Based on its performance providing US troops in the Balkans with housing, food, water, mail, laundry, and heavy equipment (a job for which Halliburton has been paid $3 billion so far), the company won an unprecedented 10-year deal in December 2001 to supply similar logistical support to US military operations around the world.
"The Pentagon's Logistics Civil Augmentation Program pays Halliburton through what's called a cost-plus arrangement, meaning that KBR is guaranteed to recover its expenses, plus receive a set profit, provided the contract terms are met. To date, KBR has received $830 million from the program. The company is also helping to run Incirlik Air Base and other US military facilities in Turkey (where an initial contract, set to expire in September, was worth $118 million) and received $65 million to support bases in Afghanistan and Uzbekistan. What's more, it earned $33 million building cells for suspected al Qaeda members at Guantanamo Bay, Cuba. Overall, Halliburton's backlog of government revenue expanded 40% in the last three months of 2002 alone," Business 2.0 reported.
What is most troubling about the sweet deals Kellogg, Brown & Root has been awarded and what has lawmakers like US Rep. Henry Waxman, D-Calif., up in arms is how the company ripped off the government to the tune of $2 million on several occasions while Cheney was chief executive of Halliburton, and the company's long history of supporting terrorist regimes -- including Iraq, Iran and Libya -- despite US sanctions on such countries.
Last year, KBR agreed to pay the US government $2 million to settle allegations it defrauded the military while Cheney was chief executive of parent company Halliburton. KBR was accused of inflating contract prices for maintenance and repairs at Fort Ord, a now-shuttered military installation near Monterey, Calif. The lawsuit, filed in Sacramento, alleged KBR submitted false claims and made false statements in connection with 224 delivery orders between April 1994 and September 1998.
KBR and Halliburton have also paid out settlements to end investigations and lawsuits on half-a-dozen other occasions.
In 1978, a grand jury indicted KBR on charges that it colluded with a competitor on marine construction work. KBR paid a $1 million fine to settle the charges. In 1995, the US fined Halliburton $3.8 million for violating a ban on exports to Libya. Four years later, a Halliburton subsidiary opened an office in Iran, despite a US ban on doing business in that country. In 2001, Halliburton shareholders lashed out at company executives for its pipeline project in Burma, citing that country's human rights abuses.
Also in 2001, watchdog groups blasted Cheney for placing 44 Halliburton subsidiaries in foreign tax havens.
Halliburton's dealings in six countries -- Azerbaijan, Indonesia, Iran, Iraq, Libya and Nigeria -- show that the company's willingness to do business where human rights are not respected is a pattern that goes beyond its involvement in Burma.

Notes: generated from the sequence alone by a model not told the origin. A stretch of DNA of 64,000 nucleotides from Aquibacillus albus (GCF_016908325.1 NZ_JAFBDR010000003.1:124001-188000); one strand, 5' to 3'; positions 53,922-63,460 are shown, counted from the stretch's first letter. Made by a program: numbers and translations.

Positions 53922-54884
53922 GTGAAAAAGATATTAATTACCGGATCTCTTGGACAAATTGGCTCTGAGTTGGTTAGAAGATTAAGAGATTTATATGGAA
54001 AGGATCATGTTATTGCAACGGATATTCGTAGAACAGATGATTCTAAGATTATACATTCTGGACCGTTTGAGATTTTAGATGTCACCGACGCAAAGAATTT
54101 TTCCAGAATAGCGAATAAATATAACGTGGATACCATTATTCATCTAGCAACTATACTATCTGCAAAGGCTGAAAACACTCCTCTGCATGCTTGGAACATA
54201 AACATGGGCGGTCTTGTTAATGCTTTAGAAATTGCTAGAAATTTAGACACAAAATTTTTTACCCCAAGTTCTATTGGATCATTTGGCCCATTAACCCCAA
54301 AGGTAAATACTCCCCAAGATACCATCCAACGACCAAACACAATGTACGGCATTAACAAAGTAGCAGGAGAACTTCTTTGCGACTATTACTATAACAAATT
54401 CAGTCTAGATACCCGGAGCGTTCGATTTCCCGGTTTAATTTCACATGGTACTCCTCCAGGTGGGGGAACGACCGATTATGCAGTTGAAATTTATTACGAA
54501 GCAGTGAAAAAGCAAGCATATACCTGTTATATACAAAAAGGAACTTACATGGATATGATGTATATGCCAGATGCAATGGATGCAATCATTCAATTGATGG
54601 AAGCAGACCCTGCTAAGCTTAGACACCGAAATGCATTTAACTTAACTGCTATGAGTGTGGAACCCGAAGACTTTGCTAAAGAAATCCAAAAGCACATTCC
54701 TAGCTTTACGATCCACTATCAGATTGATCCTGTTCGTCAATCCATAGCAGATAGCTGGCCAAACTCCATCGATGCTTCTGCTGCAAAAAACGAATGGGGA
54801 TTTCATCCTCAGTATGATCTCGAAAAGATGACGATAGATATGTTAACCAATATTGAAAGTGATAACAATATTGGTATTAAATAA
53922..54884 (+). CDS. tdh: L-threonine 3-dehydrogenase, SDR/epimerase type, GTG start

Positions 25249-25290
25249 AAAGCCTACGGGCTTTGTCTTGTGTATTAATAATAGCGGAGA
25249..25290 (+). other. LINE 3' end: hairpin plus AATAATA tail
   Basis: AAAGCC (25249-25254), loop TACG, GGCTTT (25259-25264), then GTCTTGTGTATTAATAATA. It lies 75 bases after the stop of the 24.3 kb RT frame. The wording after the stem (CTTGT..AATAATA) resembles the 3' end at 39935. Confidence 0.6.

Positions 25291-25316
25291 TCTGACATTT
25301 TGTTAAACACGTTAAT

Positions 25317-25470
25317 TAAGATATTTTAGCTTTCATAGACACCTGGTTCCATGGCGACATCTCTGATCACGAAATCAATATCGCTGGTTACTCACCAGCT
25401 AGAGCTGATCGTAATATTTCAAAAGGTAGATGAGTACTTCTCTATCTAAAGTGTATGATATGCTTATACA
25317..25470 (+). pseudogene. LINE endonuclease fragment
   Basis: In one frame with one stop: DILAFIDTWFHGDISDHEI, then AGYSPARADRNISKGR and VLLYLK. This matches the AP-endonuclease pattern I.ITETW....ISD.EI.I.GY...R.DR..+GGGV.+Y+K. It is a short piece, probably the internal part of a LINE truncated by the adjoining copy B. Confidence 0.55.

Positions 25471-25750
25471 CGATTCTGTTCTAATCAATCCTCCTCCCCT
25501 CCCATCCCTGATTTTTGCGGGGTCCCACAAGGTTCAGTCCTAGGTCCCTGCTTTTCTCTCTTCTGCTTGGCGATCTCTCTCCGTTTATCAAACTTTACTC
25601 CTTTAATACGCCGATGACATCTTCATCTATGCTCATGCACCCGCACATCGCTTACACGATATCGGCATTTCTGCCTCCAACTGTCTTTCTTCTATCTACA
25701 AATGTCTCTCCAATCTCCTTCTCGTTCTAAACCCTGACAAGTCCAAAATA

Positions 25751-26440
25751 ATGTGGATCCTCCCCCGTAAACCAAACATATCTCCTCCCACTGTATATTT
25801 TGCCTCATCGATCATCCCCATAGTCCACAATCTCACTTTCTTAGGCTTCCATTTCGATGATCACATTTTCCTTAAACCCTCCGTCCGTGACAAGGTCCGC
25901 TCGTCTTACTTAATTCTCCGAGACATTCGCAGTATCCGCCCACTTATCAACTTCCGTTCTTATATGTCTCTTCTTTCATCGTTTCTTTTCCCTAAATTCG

So how does the company continue to win such lucrative contracts with the government, as in the case of Iraq, in spite of its shady record?
"KBR was selected for the award based on the fact that KBR is the only contractor that could commence implementing the complex contingency plan on extremely short notice," Halliburton said in a March news release.
Despite Waxman's criticism of the government's awarding the bulk of the work in Iraq to Halliburton unit KBR, it appears that the company's role in the country is getting bigger by the second. And plans to open up the bidding to other companies appear to be a dead issue.
On Monday, the Army Corps of Engineers said it awarded KBR another $24 million contract, this time to distribute gasoline and cooking fuel in Iraq.
The Army Corps of Engineers said the delivery order was awarded to the Halliburton subsidiary on May 4 as part of the $7 billion umbrella contract awarded to the company in March for fire fighting services in Iraq.
The Army Corps of Engineers recently said the Halliburton subsidiary had received about $75 million in orders so far, and the total amount would likely reach about $600 million, far less than the worst-case figure of $7 billion estimated before the Iraq war.
Corps spokeswoman Carol Sanders said the new order fell under the broad terms of the original contract and rejected criticism from Waxman, who said Halliburton now appeared to have a more lucrative and direct role in rebuilding Iraq's oil industry.
She said Iraqi people urgently needed cooking oil and gasoline as they began rebuilding their country. Given the need to boil water to prevent disease, it was not feasible to competitively bid the work.
"We made the contract broad enough so we could handle issues just like this," she said.
Specifically, Sanders said KBR was bringing supplies of liquefied natural gas and gasoline to regional storage centers, where Iraqis were managing its distribution.
KBR spokeswoman Wendy Hall said the latest contract was part of the broader contract, which aimed to maintain "the continuity of operations of the Iraqi oil infrastructure."
Jason Leopold spent two years covering California's electricity crisis and the Enron bankruptcy as bureau chief of Dow Jones Newswires. Email firstname.lastname@example.org.